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Dopamine agonists for the treatment of cocaine dependence

Overview of attention for article published in Cochrane database of systematic reviews, May 2015
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  • Good Attention Score compared to outputs of the same age (71st percentile)

Mentioned by

1 tweeter
1 Wikipedia page


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201 Mendeley
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Dopamine agonists for the treatment of cocaine dependence
Published in
Cochrane database of systematic reviews, May 2015
DOI 10.1002/14651858.cd003352.pub4
Pubmed ID

Silvia Minozzi, Laura Amato, Pier Paolo Pani, Renata Solimini, Simona Vecchi, Franco De Crescenzo, Piergiorgio Zuccaro, Marina Davoli


Cocaine misuse is a disorder for which no pharmacological treatment of proven efficacy exists. Advances in neurobiology could guide future medication development. To investigate the efficacy and acceptability of dopamine agonists alone or in combination with any psychosocial intervention for the treatment of of people who misuse cocaine. We run the search on 12 January 2015. We searched the Cochrane Drugs and Alcohol Group (CDAG) Specialized Register, PubMed, EMBASE, CINAHL, PsycINFO, ICTRP, clinicaltrials.gov and screened reference lists. Randomised controlled trials (RCTs) and controlled clinical trials (CCTs) comparing dopamine agonists alone or associated with psychosocial intervention with placebo, no treatment or other pharmacological interventions. We used standard Cochrane methodological procedures. Twenty four studies, including 2147 participants, met the inclusion criteria. Comparing any dopamine agonist versus placebo, we found no differences for any of the outcomes considered: dropout (moderate quality of evidence), abstinence (low quality of evidence), severity of dependence (low quality of evidence), adverse events (moderate quality of evidence). This was also observed when single dopamine agonists were compared against placebo. Comparing amantadine versus antidepressants, we found low quality of evidence that antidepressants performed better for abstinence (RR 0.25, 95% CI 0.12 to 0.53) based on two studies with 44 participants. No differences were found for dropout or adverse events, for both moderate quality of evidence.The major flaws of the included studies concerned selection bias because most studies did not report information about sequence generation (80%) and allocation concealment methods (86%): half of the included studies were judged at unclear risk of performance bias and 62.5% at unclear risk of detection bias for what concerns subjective outcomes. Current evidence from RCTs does not support the use of dopamine agonists for treating cocaine misuse. This absence of evidence may leave to clinicians the alternative of balancing the possible benefits against the potential adverse effects of the treatment. Even the potential benefit of combining a dopamine agonist with a more potent psychosocial intervention, which was suggested by the previous Cochrane Review (Soares 2003), is not supported by the results of this Cochrane Review update.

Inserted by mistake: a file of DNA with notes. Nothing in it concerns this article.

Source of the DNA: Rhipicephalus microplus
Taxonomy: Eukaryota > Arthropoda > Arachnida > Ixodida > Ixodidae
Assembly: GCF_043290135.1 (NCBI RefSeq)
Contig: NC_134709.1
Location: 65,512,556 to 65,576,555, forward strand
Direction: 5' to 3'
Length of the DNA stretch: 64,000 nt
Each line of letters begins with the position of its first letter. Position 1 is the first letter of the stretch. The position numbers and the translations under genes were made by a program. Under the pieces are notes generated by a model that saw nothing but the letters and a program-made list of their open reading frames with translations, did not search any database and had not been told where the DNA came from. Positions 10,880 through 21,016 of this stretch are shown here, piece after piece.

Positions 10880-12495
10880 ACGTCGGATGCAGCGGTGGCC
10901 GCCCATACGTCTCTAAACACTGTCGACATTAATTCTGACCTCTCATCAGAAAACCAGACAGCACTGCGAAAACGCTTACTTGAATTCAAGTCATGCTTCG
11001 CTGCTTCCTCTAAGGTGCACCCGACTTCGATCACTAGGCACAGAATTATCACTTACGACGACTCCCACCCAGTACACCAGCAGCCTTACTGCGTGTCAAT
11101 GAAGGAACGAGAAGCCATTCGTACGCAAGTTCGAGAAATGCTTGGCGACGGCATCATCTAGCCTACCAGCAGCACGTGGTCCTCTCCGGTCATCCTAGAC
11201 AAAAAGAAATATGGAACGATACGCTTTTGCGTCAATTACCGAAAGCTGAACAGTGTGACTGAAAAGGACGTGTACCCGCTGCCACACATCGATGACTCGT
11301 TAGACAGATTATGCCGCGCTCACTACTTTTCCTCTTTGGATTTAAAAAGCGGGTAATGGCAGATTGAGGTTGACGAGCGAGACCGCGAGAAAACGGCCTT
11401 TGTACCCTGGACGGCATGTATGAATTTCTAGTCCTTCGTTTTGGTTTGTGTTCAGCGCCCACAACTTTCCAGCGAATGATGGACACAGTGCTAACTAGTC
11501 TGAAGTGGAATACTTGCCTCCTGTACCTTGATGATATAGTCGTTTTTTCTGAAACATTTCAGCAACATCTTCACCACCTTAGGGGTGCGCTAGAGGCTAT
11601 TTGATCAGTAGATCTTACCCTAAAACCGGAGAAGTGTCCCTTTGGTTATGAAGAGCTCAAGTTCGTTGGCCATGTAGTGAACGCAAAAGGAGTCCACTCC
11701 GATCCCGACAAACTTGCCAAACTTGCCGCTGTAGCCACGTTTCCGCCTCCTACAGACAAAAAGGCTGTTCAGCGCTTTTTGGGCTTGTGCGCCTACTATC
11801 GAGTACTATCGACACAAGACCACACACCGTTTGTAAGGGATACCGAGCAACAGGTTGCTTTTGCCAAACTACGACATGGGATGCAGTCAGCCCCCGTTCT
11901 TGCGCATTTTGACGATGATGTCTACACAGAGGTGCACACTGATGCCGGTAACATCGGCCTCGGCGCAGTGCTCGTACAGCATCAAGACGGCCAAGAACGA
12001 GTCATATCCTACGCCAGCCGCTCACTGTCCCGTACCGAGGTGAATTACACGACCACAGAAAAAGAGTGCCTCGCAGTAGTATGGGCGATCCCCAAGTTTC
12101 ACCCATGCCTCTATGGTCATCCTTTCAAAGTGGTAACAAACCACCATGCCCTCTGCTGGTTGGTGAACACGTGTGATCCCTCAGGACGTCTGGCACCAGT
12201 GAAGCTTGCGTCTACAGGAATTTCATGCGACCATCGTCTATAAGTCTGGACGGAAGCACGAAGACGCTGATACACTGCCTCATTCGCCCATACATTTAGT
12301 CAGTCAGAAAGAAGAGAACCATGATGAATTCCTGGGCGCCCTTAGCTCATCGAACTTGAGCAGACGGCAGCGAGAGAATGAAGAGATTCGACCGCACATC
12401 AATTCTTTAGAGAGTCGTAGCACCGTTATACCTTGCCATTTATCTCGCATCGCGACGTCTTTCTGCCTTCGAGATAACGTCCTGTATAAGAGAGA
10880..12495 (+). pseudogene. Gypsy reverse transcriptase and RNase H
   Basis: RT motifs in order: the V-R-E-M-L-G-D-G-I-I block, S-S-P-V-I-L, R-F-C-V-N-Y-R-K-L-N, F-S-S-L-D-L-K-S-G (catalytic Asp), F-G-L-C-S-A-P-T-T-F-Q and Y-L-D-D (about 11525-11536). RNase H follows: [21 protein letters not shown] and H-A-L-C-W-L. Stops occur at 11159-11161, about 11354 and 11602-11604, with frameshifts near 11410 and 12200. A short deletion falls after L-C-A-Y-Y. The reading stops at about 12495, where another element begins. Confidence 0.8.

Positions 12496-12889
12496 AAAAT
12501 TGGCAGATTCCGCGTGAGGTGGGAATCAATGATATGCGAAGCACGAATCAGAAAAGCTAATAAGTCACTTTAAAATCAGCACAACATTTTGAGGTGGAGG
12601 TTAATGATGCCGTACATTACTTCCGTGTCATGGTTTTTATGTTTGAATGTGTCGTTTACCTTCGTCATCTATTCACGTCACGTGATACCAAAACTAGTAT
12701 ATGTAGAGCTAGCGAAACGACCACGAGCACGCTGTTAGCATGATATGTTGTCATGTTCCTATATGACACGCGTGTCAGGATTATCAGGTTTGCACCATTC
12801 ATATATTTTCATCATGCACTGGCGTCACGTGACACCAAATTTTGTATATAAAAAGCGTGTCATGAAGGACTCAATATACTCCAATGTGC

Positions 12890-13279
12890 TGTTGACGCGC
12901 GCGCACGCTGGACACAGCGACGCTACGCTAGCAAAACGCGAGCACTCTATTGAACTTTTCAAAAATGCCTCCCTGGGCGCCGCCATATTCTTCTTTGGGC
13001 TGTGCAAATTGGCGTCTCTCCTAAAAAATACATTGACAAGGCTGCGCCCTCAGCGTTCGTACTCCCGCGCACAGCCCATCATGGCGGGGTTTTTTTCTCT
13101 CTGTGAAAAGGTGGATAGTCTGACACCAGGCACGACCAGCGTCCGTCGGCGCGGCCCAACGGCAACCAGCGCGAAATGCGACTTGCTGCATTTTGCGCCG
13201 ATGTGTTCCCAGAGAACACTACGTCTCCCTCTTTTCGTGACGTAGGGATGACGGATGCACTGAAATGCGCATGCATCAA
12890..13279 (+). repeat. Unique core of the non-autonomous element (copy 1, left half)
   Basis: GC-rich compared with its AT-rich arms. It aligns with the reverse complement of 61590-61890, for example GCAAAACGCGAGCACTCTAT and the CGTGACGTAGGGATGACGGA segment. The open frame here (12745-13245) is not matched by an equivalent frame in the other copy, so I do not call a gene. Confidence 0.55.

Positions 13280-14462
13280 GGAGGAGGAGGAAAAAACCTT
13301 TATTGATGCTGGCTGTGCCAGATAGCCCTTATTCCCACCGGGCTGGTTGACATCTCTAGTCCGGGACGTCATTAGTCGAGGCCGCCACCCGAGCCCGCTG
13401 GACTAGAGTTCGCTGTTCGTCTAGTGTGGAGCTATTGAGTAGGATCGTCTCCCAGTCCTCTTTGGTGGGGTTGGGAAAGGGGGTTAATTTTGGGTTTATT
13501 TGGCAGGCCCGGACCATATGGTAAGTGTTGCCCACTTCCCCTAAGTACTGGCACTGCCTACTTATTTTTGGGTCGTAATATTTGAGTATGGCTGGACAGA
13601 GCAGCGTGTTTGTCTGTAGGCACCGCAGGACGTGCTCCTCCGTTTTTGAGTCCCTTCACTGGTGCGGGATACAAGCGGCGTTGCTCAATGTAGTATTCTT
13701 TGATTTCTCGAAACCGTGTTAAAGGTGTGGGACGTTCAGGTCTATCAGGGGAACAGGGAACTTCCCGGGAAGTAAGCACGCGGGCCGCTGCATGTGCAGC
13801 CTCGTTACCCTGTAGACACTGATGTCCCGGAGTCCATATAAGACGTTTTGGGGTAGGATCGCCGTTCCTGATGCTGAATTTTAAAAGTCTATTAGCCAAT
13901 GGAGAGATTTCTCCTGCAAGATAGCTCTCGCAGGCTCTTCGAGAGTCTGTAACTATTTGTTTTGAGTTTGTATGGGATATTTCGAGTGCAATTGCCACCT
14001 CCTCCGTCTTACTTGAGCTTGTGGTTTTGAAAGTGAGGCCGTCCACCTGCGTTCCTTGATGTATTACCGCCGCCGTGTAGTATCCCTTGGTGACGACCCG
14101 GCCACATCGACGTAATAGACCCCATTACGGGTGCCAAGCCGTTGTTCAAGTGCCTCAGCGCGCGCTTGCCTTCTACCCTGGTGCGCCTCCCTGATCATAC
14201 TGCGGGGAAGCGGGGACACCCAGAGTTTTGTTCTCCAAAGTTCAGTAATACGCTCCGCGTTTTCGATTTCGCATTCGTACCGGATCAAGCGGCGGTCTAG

Twitter Demographics

The data shown below were collected from the profile of 1 tweeter who shared this research output. Click here to find out more about how the information was compiled.

Mendeley readers

The data shown below were compiled from readership statistics for 201 Mendeley readers of this research output. Click here to see the associated Mendeley record.

Geographical breakdown

Country Count As %
United Kingdom 1 <1%
Brazil 1 <1%
Unknown 199 99%

Demographic breakdown

Readers by professional status Count As %
Student > Master 39 19%
Researcher 25 12%
Student > Ph. D. Student 24 12%
Student > Bachelor 22 11%
Student > Doctoral Student 13 6%
Other 45 22%
Unknown 33 16%
Readers by discipline Count As %
Medicine and Dentistry 70 35%
Psychology 22 11%
Nursing and Health Professions 16 8%
Social Sciences 11 5%
Agricultural and Biological Sciences 10 5%
Other 25 12%
Unknown 47 23%

Attention Score in Context

This research output has an Altmetric Attention Score of 4. This is our high-level measure of the quality and quantity of online attention that it has received. This Attention Score, as well as the ranking and number of research outputs shown below, was calculated when the research output was last mentioned on 13 July 2017.
All research outputs
of 12,527,219 outputs
Outputs from Cochrane database of systematic reviews
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Outputs of similar age
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Outputs of similar age from Cochrane database of systematic reviews
of 236 outputs
Altmetric has tracked 12,527,219 research outputs across all sources so far. This one has received more attention than most of these and is in the 72nd percentile.
So far Altmetric has tracked 8,923 research outputs from this source. They typically receive a lot more attention than average, with a mean Attention Score of 21.2. This one is in the 39th percentile – i.e., 39% of its peers scored the same or lower than it.
Older research outputs will score higher simply because they've had more time to accumulate mentions. To account for age we can compare this Altmetric Attention Score to the 234,184 tracked outputs that were published within six weeks on either side of this one in any source. This one has gotten more attention than average, scoring higher than 71% of its contemporaries.
We're also able to compare this research output to 236 others from the same source and published within six weeks on either side of this one. This one is in the 29th percentile – i.e., 29% of its contemporaries scored the same or lower than it.